How to Ruin a Piano in 8 Easy Steps

Here are a few things NOT to do if you want to be good to your piano:

Use the piano as a shelf.
Plants and flower arrangements can result in permanent water damage, ruining your piano forever. Candles can drip wax into places where it cannot be removed, and cause heat damage to finishes. Picture frames can scratch the piano and rattle when the piano is played. Also, keep in mind that your piano technician needs every item removed from the top of your piano in order to tune and service it, so why not just treat the piano as an instrument instead of a place to put things?

Expose your piano to direct sunlight (and other elements).
The regular cycles of heating and cooling damages the piano and the ultraviolet rays ruin the finish. Placing the piano too close to a fireplace or heating/cooling duct can is also something to avoid. Anything that causes the piano to experience changes in temperature and humidity is something to avoid whenever possible.

Don’t tune your piano regularly.
Regular tunings keep a piano stable. If you a piano is neglected, the string tension will drop, causing the piano to lose stability. It will take time and money to get your piano back to where it should be. Also, regular tuning allows your technician to stay on top of the many issues that can develop to cause problems with the piano's touch and tone.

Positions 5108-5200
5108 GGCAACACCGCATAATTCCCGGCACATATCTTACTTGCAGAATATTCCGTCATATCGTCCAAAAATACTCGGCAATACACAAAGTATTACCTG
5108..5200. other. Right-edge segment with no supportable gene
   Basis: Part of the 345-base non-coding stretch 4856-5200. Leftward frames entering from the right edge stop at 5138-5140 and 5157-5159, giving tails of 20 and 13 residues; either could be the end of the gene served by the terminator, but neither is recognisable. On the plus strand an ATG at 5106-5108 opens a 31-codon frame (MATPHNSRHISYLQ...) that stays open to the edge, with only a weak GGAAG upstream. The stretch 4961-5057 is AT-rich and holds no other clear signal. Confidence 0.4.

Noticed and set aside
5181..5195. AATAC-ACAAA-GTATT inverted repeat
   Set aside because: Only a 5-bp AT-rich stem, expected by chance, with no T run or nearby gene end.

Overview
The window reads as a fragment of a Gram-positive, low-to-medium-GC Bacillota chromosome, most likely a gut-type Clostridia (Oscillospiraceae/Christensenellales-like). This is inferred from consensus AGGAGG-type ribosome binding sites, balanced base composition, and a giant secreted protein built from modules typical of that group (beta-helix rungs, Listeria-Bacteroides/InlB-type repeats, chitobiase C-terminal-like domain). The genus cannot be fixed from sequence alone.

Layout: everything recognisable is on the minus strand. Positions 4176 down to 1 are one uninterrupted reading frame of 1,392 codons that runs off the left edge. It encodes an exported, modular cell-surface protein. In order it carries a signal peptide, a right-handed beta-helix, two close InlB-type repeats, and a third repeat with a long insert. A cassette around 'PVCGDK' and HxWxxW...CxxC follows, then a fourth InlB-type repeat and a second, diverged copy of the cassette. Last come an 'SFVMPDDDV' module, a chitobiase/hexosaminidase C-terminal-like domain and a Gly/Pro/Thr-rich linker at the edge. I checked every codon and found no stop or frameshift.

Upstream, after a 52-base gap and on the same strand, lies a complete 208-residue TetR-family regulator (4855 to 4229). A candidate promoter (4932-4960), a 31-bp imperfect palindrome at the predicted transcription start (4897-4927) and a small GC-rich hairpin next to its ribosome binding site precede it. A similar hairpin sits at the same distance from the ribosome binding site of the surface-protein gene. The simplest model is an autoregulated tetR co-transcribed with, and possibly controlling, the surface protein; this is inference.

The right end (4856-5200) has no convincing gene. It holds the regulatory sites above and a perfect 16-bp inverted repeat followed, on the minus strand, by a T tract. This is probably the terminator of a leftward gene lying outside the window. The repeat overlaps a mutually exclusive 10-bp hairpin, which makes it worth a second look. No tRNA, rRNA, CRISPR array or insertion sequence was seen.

Keep the lid open.
Many grand piano owners like the look of an open lid, but this invites airborne dust and pollutants to settle on the strings, soundboard, and iron frame. Some of the areas under your piano's lid are extremely hard to clean, like around the tuning pins. Years of an open lid will result in permanent cosmetic damage. Keeping the lid closed or installing a string cover will protect your investment.

Eat and drink around the piano.
Having tuned many pianos, we see the results of allowing food or drink near a piano, and it's not pretty. Once spill can permanently lower the value of the instrument with irreversible cosmetic or functional damage.

Ignore the advice to install a humidity control system.
The Dampp-Chaser Piano Life Saver system exists to minimize the impact of seasonal humidity changes on your piano. Whether you live in humid Miami or arid Phoenix, the level of moisture in the air changes throughout the year. The changes in relative humidity are what cause damage to pianos over time. Also, a piano stays in tune much better when humidity is controlled. We cannot stress enough the importance of installing a Dampp-Chaser system if you want to maximize the life span of your piano and avoid warping, cracking, and failure of action parts, soundboards and pinblocks.

Allow furniture movers to move your piano.
Moving pianos requires special training, knowledge and equipment. We've seen and had to repair damage to literally hundreds of pianos, all caused by furniture movers who told their clients they knew how to move pianos, but clearly had no idea what they were doing. If you don't hire professional piano movers, you are asking for trouble.

Change the temperature frequently.
Pianos do not respond well to large or frequent changes in temperature. In most homes, the thermostat is maintained to a narrow range, which is a good thing. But in homes that are only lived in part of the year, and in churches, school rooms, and other spaces that are only climate controlled part of the time, pianos do not stay in tune very well. Saving money on heating and cooling only goes so far if your very expensive piano is destroyed because of it.

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